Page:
US-England: What We’ve Been Waiting For

I think we can win. I think we can draw. I know we can lose. All three outcomes are possible and the tactics of the game have been poured over endlessly. In the end, this will come down not to who the managers chose to as their starting 11 but how those players preform, and how the managers adjust.

US fans know that there are two US teams. One team plays fearlessly… plays as as one, plays above its talent and demonstrates the no holds bar, the can’t hold us down aggression that we Americans often think of as inherent cultural traits. And the other team is one that can look overwhelmed by the situation, shows nerve in the face of a more celebrated opponent, and plays as if the game is new to our country. Sometimes both teams appear simultaneously in the same game – witness the Turkey friendly. So the key intangible is how the US will come to play mentally. Do we show up as if we have nothing to lose, or do we play scared?

We should play as if we have nothing to lose; after all we are expected to lose. We can lose 5-0 and still control our own destiny to qualify out of the group. Furthermore, I think there is less between the US and England than is made out to be. England is more talented, no doubt, but I don’t think there is as much between the players as we think. Gerrard and Lampard are amazing, but are too similar and get in each other’s way. Rooney is world class, but can we clog the midfield to deny him the ball, making him drop deep? On our side, can Donovan find space? Can Jozy turn John Terry as he did Juan Capdevilla against Spain? In the final analysis, this could be a game that turns on an individual piece of brilliance that makes all the tactical analysis irrelevant.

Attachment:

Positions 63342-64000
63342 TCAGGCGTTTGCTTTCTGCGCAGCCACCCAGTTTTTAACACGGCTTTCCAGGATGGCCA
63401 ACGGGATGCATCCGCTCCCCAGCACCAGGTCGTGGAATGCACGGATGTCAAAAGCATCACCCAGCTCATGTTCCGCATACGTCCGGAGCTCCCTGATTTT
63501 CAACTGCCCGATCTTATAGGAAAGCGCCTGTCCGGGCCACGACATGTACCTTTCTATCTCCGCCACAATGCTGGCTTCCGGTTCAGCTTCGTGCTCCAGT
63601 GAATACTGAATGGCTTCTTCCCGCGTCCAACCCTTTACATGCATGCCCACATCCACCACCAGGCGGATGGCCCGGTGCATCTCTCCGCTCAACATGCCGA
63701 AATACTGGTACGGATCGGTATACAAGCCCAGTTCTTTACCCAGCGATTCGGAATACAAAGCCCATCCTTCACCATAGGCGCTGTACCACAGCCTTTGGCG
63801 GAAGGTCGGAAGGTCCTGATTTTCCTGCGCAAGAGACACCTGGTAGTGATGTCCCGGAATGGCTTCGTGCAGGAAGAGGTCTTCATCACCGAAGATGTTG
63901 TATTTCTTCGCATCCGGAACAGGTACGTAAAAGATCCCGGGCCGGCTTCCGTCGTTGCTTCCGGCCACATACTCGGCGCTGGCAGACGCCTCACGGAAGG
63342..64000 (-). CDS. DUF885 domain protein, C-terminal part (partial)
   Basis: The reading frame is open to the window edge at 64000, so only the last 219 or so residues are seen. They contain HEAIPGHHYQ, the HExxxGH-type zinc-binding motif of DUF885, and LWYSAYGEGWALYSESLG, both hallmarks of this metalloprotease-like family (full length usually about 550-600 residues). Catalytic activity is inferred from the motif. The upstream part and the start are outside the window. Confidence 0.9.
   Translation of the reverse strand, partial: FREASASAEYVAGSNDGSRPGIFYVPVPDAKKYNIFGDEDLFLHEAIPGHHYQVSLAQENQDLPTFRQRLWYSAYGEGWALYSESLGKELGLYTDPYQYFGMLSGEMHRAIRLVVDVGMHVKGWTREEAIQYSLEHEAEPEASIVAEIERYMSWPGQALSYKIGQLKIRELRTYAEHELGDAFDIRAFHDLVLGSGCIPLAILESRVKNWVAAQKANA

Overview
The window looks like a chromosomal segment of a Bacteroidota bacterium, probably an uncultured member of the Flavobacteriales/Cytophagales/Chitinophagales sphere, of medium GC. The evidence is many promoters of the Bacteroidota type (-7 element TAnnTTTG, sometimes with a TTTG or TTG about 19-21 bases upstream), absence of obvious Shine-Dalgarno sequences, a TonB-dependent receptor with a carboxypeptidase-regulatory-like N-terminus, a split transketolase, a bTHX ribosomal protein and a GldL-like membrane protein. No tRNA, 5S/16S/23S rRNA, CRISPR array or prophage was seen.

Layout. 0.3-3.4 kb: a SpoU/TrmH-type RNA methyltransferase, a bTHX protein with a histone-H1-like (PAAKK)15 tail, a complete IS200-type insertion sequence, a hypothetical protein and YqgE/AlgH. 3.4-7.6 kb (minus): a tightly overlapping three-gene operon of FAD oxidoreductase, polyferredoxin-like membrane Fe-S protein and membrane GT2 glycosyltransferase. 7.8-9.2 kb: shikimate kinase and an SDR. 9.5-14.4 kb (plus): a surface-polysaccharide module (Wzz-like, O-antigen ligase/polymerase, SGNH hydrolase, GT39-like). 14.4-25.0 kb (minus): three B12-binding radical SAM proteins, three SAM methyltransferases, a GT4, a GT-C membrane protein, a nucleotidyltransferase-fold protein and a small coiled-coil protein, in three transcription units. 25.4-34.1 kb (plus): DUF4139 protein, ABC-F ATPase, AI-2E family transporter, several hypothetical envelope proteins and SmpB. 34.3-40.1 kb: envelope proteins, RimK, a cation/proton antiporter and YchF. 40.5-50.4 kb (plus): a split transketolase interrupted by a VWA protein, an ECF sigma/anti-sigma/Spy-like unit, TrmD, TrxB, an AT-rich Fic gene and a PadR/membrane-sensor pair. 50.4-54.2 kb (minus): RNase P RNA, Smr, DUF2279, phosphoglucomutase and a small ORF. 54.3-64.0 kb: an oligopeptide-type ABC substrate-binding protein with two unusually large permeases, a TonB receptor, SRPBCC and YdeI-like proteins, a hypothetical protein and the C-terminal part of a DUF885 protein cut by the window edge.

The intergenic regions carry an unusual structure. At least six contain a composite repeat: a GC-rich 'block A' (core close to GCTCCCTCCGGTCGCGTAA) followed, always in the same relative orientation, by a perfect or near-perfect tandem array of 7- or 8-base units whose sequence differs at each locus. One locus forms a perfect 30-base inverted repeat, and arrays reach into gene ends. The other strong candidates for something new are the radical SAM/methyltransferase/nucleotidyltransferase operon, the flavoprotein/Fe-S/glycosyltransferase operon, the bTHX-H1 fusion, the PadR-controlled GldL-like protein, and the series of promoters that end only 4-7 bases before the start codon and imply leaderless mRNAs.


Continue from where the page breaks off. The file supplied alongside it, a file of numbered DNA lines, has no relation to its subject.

Overall, if the US is up for it, England will likely have to look a lot better than it has in their warm-up games to get a result. I am confident and hopeful for my Yanks. And as the ESPN ad so aptly concludes, the greater the challenge, the greater the glory.

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One Response

  1. Have been reading your publication for ten days or so and enjoy most of what you have had to say thus far. Good effort; keep it up. Your spell check does not pick up subtle differences, such as poured and pored over, as I have many times learned in my own writing, especially since after almost fifty years in the U. S. I still write in English rather than in American. Perhaps todays match will settle the merits of the the dialects as well as the football. And do it without resorting to any four letter words beyond “Love you Ref”. Beat England and enjoy the game.

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